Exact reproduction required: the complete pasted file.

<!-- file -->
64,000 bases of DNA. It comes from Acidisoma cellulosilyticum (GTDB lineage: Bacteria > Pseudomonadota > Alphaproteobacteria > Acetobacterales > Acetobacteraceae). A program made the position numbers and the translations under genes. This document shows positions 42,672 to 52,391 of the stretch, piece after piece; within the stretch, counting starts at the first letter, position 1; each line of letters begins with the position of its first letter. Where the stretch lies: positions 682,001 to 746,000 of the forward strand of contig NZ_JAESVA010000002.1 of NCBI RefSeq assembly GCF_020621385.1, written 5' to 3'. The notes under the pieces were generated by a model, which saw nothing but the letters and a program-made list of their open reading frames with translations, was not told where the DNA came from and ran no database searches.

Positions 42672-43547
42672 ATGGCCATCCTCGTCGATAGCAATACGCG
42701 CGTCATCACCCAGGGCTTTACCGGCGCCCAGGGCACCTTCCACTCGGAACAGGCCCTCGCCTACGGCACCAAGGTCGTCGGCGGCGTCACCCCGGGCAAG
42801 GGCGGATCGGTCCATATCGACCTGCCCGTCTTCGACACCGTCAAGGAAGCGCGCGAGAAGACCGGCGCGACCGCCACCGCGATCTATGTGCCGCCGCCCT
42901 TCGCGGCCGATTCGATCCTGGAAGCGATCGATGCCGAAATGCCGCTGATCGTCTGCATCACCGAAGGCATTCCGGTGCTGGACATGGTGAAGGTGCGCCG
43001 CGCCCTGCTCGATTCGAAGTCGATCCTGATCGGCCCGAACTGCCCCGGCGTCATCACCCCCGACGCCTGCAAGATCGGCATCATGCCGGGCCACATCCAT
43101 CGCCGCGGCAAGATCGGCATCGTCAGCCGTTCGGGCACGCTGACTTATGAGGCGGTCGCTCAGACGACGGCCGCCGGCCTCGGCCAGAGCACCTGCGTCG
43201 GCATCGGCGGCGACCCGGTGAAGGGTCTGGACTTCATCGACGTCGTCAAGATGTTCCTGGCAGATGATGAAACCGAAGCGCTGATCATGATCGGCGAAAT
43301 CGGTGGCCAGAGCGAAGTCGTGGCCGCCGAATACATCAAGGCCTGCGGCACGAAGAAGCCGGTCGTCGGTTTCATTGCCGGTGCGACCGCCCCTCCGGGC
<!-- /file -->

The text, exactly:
64,000 bases of DNA. It comes from Acidisoma cellulosilyticum (GTDB lineage: Bacteria > Pseudomonadota > Alphaproteobacteria > Acetobacterales > Acetobacteraceae). A program made the position numbers and the translations under genes. This document shows positions 42,672 to 52,391 of the stretch, piece after piece; within the stretch, counting starts at the first letter, position 1; each line of letters begins with the position of its first letter. Where the stretch lies: positions 682,001 to 746,000 of the forward strand of contig NZ_JAESVA010000002.1 of NCBI RefSeq assembly GCF_020621385.1, written 5' to 3'. The notes under the pieces were generated by a model, which saw nothing but the letters and a program-made list of their open reading frames with translations, was not told where the DNA came from and ran no database searches.

Positions 42672-43547
42672 ATGGCCATCCTCGTCGATAGCAATACGCG
42701 CGTCATCACCCAGGGCTTTACCGGCGCCCAGGGCACCTTCCACTCGGAACAGGCCCTCGCCTACGGCACCAAGGTCGTCGGCGGCGTCACCCCGGGCAAG
42801 GGCGGATCGGTCCATATCGACCTGCCCGTCTTCGACACCGTCAAGGAAGCGCGCGAGAAGACCGGCGCGACCGCCACCGCGATCTATGTGCCGCCGCCCT
42901 TCGCGGCCGATTCGATCCTGGAAGCGATCGATGCCGAAATGCCGCTGATCGTCTGCATCACCGAAGGCATTCCGGTGCTGGACATGGTGAAGGTGCGCCG
43001 CGCCCTGCTCGATTCGAAGTCGATCCTGATCGGCCCGAACTGCCCCGGCGTCATCACCCCCGACGCCTGCAAGATCGGCATCATGCCGGGCCACATCCAT
43101 CGCCGCGGCAAGATCGGCATCGTCAGCCGTTCGGGCACGCTGACTTATGAGGCGGTCGCTCAGACGACGGCCGCCGGCCTCGGCCAGAGCACCTGCGTCG
43201 GCATCGGCGGCGACCCGGTGAAGGGTCTGGACTTCATCGACGTCGTCAAGATGTTCCTGGCAGATGATGAAACCGAAGCGCTGATCATGATCGGCGAAAT
43301 CGGTGGCCAGAGCGAAGTCGTGGCCGCCGAATACATCAAGGCCTGCGGCACGAAGAAGCCGGTCGTCGGTTTCATTGCCGGTGCGACCGCCCCTCCGGGC